Soft Skills

The International Language of Teamwork

Teamwork is just another necessary skill on the way to becoming a culturally competent individual. In this issue, you will explore how teamwork works and how it can help you grow and enable you to better serve your company and country, if not the world. According to Catherine Hick’s Team Management Wheel, we conclude that teamwork is valid across countries, cultures, and industry sectors. Her article encourages us to see through human drives and trigger ways that international teams can synergistically attain better results faster and more efficiently.

Karam Sami Al-Yateem, TWA Interim Soft Skills Editor
Husameddin S. Al-Madani, TWA Interim Soft Skills Editor

We all know how critical it is to be aware of cultural differences and customs when working within international teams. But this alone does not give you the key to effective teamwork. The real challenge is to develop a common framework that binds the team together and accelerates performance.

Harnessing universal energies

TMS Development International uses a model called the Team Management Wheel (Fig. 1) that depicts the range of individual and team role preferences required for high performance, from innovating and promoting to developing, producing, inspecting, and reporting.

Fig. 1—Team Management Wheel

Difficulties in communication or conflicts at work are much more likely to be the result of different working preferences than differences in culture.

Our research shows that people work better together when

  • They share a visual model of how to harness different energies.
  • They see the business value of building a balanced team and valuing different approaches to work.
  • They have guidelines that help them to work more productively with people who see the world of work quite differently.
  • They have a straightforward and common language to discuss business issues.

Team Roles

A Team Management Profile is a psychometric tool that gives accurate, validated feedback about individual work preferences, including a person’s approach to his job and his team, and the way he manages and works with others. Based on answers to a 60-item questionnaire, the profile report looks at how an individual relates to others, gathers and uses information, makes decisions, and organizes themselves and others.

People with similar preferences on these four work-preference measures also prefer similar types of work. For example, extroverted people with a preference for creative information-gathering, analytical decision-making, and a flexible organization correlated strongly with the Promoting work function. The strength and range of these preferences are combined to reveal each person’s major and related roles around the Team Management Wheel.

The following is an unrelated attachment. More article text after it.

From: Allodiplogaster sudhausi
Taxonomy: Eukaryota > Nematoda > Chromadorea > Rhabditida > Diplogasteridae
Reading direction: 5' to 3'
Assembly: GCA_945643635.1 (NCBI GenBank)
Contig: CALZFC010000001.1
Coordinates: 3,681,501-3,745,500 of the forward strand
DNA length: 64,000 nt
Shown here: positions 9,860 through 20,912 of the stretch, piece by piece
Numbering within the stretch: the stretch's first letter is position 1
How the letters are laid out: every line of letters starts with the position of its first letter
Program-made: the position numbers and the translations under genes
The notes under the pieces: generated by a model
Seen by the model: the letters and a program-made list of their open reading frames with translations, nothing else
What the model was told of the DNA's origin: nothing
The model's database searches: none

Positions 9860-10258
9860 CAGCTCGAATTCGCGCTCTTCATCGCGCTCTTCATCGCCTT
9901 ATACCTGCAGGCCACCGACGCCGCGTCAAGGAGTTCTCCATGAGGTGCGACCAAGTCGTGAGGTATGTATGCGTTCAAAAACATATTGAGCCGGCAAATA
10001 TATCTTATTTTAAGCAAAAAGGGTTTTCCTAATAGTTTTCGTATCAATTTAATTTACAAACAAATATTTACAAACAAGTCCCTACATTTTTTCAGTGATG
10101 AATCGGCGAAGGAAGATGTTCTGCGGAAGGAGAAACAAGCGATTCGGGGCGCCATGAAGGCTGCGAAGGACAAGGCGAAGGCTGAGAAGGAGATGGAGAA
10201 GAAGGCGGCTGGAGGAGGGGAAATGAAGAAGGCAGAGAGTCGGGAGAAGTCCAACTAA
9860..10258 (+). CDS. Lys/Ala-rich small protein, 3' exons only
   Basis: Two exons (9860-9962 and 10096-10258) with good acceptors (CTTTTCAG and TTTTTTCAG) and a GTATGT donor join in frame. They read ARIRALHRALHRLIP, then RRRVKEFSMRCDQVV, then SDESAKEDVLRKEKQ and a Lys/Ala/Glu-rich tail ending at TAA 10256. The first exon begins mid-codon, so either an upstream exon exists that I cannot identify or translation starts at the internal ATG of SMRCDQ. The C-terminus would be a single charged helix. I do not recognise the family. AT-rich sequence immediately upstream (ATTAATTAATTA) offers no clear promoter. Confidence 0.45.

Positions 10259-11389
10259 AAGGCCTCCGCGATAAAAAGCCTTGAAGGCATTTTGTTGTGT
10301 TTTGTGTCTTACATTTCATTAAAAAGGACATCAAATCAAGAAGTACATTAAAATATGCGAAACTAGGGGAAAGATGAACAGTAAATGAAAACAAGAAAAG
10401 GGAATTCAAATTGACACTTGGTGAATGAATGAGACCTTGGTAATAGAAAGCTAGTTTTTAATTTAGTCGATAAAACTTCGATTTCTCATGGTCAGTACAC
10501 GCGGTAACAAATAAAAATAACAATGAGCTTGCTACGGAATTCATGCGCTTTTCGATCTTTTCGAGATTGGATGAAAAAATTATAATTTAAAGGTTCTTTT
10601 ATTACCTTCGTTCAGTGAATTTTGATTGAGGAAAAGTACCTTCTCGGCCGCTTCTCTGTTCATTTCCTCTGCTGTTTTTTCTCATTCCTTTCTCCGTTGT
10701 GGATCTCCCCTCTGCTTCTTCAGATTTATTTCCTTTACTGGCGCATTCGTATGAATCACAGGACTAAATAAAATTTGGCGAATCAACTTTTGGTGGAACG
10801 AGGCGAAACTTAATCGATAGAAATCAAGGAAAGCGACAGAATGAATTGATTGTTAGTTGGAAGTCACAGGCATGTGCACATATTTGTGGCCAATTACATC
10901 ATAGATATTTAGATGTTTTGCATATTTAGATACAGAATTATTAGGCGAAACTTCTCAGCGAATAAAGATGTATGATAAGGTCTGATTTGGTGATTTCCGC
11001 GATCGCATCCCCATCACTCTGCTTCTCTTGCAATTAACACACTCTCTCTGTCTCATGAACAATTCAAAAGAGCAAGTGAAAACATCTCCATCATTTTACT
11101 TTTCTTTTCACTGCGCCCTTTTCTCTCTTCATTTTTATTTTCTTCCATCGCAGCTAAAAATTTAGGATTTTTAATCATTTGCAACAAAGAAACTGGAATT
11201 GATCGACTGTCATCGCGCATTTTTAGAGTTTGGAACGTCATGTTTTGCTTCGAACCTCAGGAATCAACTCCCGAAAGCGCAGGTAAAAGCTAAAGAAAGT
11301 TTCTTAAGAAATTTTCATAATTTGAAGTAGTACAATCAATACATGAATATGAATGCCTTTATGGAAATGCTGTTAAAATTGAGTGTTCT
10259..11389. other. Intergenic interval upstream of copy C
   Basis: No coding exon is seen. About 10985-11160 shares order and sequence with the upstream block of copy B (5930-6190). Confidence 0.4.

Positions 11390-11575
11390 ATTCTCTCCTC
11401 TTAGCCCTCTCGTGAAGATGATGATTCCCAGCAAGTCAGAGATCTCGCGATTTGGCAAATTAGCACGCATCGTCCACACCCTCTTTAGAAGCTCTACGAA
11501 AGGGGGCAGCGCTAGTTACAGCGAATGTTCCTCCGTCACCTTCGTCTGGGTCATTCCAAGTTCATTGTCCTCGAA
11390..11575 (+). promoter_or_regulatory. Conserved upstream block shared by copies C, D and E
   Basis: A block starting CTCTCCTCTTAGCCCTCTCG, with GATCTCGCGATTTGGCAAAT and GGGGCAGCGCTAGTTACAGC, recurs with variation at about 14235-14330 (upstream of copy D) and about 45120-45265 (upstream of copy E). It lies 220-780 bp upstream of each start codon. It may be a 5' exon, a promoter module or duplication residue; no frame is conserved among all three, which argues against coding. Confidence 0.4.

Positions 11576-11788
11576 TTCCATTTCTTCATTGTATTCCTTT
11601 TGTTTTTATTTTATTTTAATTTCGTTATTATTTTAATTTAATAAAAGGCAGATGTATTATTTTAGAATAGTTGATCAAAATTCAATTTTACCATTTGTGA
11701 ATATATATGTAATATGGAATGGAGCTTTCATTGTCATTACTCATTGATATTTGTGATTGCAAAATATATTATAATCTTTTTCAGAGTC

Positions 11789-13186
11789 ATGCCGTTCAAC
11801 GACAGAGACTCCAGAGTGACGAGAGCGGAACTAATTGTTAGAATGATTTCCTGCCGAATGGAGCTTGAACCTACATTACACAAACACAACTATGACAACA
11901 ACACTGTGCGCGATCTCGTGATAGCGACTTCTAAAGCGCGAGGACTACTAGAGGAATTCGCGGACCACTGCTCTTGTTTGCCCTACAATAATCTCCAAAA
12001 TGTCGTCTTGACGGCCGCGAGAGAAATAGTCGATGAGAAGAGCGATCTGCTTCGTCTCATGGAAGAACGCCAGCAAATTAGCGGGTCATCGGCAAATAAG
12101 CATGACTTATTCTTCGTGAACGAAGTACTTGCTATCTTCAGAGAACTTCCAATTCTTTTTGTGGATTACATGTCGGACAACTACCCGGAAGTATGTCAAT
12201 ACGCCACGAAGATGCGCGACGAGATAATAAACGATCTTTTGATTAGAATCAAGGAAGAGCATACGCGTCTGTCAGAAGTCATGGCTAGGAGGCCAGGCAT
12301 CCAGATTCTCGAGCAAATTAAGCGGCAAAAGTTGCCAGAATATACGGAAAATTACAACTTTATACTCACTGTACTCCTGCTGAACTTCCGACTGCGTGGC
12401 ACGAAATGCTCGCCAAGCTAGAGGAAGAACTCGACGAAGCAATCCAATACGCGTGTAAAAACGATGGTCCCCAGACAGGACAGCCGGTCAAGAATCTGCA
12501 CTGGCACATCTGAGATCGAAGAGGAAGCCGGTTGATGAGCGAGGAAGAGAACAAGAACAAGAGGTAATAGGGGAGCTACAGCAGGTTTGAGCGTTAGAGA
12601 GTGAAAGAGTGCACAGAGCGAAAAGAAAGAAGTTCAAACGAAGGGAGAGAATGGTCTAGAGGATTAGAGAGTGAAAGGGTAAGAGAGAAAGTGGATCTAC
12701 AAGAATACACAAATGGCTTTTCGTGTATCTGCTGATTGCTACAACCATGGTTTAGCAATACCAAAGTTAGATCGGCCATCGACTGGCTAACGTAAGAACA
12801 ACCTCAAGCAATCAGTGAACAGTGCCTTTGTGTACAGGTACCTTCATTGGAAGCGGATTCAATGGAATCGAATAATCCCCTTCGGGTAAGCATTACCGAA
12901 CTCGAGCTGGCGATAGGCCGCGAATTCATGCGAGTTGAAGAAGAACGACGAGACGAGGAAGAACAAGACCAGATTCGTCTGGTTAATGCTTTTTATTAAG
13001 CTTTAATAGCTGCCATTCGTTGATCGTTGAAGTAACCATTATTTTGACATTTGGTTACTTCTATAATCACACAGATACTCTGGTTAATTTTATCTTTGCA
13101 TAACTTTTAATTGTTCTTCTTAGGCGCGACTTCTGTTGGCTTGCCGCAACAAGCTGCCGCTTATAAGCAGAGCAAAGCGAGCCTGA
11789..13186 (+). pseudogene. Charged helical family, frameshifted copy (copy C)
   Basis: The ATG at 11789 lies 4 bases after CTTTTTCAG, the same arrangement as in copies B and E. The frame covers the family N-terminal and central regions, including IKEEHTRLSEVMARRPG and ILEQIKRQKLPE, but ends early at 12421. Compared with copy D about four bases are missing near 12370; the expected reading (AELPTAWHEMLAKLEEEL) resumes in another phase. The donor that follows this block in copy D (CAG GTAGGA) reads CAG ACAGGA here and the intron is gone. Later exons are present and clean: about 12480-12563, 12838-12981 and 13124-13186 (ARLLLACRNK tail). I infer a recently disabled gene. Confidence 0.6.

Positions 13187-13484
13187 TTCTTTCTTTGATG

Valuing Difference

These roles provide a universal framework for teams to discuss complex work issues that transcends nationalities and cultures. In practice, this also means that team members understand and appreciate better their own strengths and those of others. The focus is on the valuable diversity of work preferences, not the difficulties of crossing cultural or language boundaries.

One example of this is where we worked with a major global asset management company that had approximately 90 people working together with a huge spread of role preferences. We split them into national groups (the home teams) and then groups based on the roles in the Team Management Wheel. People found that there were common bonds across nationalities that they had not known about before.

What this means in practice is that a German “Reporter-Adviser” and a French “Reporter-Adviser” are able to see that they share certain approaches to work that have nothing to do with their nationality. They may be closer in approach than say a German Reporter-Adviser and a German Thruster-Organizer.

An international humanitarian organization recently used the Profile with employees in Sri Lanka to strengthen skills in team dynamics, team leadership, and the facilitation of multistakeholder meetings. They reported that for the complex mix of international staff and local Sri Lankan colleagues it was illuminating for them to observe and to be able to talk about their very different work styles and approaches. At many levels, the roles provide a great opportunity for discussing these differences.